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Elicitation with Enthusiasm

I have been pondering the use of elicitation skills in competitive intelligence collection.  I have been using these techniques for many years, but not quite in the military intelligence way, which seems like using the other person in a more negative way. The techniques take advantage of human tendencies to complain, gossip, correct and inform, which certainly works. However, I like to capture the human desire to be happy.

OLYMPUS DIGITAL CAMERAWhile my research assignment is to get information that clients can use to make the decision at hand, I have a relationship goal as well. By the end of the telephone call, my goal is to make the other person feel good about themselves. This was inspired by Maya Angelou, “I’ve learned that people will forget what you said, but people will never forget how you made them feel.”

A great way to make people feel good about themselves is for you to have an attitude of optimism, joy, and enthusiasm while you converse with the other person. Enthusiasm is infectious, and people like to share with you because you are making them feel happy. There are three ways I get myself in this zone:

1. Overall, I don’t take myself too seriously, so laughter comes easily in conversation. Work is a serious, less fun environment for many that I talk to. A little levity is often appreciated, but only if you sense that the other person is open to it. In my experience, most Americans are.

2. I put a smile on my face just as I am dialing to remind myself that happy is a good way to be. There is something about putting a smile on my face that puts me in a happy place. When I first make that connection with the person I am interviewing, they can feel my smile.

3. Before I dial, I get myself grounded and focused, by taking deep breathes. I want to forget about me, and to just concentrate on the person who I will be connecting with, even if this is a cold call. I want to get myself on their channel, sort of like sitting in their chair in my own mind. This also helps me be prepared for however the interview might go, since they seldom quite go as planned.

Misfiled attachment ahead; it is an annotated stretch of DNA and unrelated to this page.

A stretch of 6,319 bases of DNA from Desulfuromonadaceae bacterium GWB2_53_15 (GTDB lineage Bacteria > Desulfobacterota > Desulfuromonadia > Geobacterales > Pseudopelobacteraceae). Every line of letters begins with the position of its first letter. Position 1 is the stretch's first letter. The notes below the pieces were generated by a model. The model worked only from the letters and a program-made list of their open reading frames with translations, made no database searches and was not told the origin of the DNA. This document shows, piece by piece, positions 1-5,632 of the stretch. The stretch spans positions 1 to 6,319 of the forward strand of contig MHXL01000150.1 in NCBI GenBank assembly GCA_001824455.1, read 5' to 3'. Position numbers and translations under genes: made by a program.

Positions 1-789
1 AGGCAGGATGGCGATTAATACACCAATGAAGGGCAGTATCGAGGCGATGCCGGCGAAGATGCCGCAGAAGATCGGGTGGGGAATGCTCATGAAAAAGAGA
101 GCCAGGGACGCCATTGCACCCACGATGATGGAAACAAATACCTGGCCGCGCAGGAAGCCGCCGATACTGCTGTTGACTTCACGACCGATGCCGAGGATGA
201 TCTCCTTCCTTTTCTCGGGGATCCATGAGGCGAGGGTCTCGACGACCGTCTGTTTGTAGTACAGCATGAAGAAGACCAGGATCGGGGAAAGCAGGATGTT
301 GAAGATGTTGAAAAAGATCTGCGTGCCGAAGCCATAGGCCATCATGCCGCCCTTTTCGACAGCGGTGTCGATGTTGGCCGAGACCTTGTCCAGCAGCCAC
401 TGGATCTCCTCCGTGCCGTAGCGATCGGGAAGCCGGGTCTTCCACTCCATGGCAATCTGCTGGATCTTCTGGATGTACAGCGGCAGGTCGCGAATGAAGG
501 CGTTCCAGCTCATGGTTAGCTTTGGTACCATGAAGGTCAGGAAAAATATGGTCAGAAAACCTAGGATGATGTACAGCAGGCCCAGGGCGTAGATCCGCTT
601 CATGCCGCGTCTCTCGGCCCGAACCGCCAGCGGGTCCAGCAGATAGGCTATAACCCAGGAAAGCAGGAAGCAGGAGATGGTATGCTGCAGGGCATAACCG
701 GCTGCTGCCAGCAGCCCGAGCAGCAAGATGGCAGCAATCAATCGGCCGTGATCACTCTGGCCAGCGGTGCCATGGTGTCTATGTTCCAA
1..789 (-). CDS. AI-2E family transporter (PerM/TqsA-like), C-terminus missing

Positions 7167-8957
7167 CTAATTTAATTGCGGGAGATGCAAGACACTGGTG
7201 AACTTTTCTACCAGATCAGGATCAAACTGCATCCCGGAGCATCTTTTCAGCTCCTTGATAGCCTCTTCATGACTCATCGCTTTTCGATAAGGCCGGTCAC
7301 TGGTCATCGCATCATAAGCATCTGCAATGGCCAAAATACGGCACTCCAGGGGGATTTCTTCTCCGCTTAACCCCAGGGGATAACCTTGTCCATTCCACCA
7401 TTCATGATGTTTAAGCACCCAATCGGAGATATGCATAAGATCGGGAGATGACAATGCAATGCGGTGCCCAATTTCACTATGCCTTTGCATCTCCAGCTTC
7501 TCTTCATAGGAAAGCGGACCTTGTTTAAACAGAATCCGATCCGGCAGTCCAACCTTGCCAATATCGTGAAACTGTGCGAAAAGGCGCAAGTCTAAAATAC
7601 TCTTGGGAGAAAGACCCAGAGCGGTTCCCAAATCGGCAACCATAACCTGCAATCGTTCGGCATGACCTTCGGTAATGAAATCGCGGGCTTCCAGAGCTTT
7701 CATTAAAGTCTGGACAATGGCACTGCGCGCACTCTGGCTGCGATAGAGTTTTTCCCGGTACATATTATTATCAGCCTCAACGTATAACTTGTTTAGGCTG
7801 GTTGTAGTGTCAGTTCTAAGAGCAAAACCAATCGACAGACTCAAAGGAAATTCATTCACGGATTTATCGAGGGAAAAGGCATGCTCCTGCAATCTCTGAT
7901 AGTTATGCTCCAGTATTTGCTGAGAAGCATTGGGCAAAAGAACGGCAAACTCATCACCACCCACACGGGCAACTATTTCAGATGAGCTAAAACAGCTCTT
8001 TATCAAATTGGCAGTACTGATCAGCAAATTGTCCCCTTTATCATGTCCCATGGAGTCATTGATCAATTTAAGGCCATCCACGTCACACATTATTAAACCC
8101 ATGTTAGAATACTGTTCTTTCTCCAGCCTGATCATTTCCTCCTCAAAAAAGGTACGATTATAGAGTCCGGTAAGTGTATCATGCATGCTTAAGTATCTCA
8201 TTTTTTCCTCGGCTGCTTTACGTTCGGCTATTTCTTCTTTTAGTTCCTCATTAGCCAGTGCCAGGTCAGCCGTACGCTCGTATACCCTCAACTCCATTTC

Being grounded is the one technique that has improved my success in collection more than any other. I can spend all the time in the world getting my value proposition written out and etched in my brain. But if I am not confident and grounded, the person at the other end can sense it right away, and won’t feel like connecting or sharing with me. When I am grounded and confident they will share, since I am in their zone, and the words just flow.

These practices also have another benefit: they help me get to the other person more readily, since I am more absorbed in how they are, and readily forget about myself while in conversation. My challenge is to remember to cover all the material that the client has hired me to collect, since I will often get lost in conversation as I let the other person control the flow of sharing, according to how they are comfortable.

Learn more about elicitation techniques here. Learn how you can become an elicitation expert.

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The Art Of The Email Introduction: 10 Rules For Emailing Busy People – Forbes

See on Scoop.itHolistic Nutrition

Chris Fralic, First Round Capital By Chris Fralic, Partner at First Round Capital in New York. Email is broken.   Do you know anyone who loves email?

Ellen Naylor‘s insight:

Email isn’t going away. It’s a digital conversation, especially when you make it easy for people to understand your message. Great tips.

See on www.forbes.com

Develop your competitive intelligence skills

See on Scoop.itcooperative intelligence
Slideshare Develop CI Skills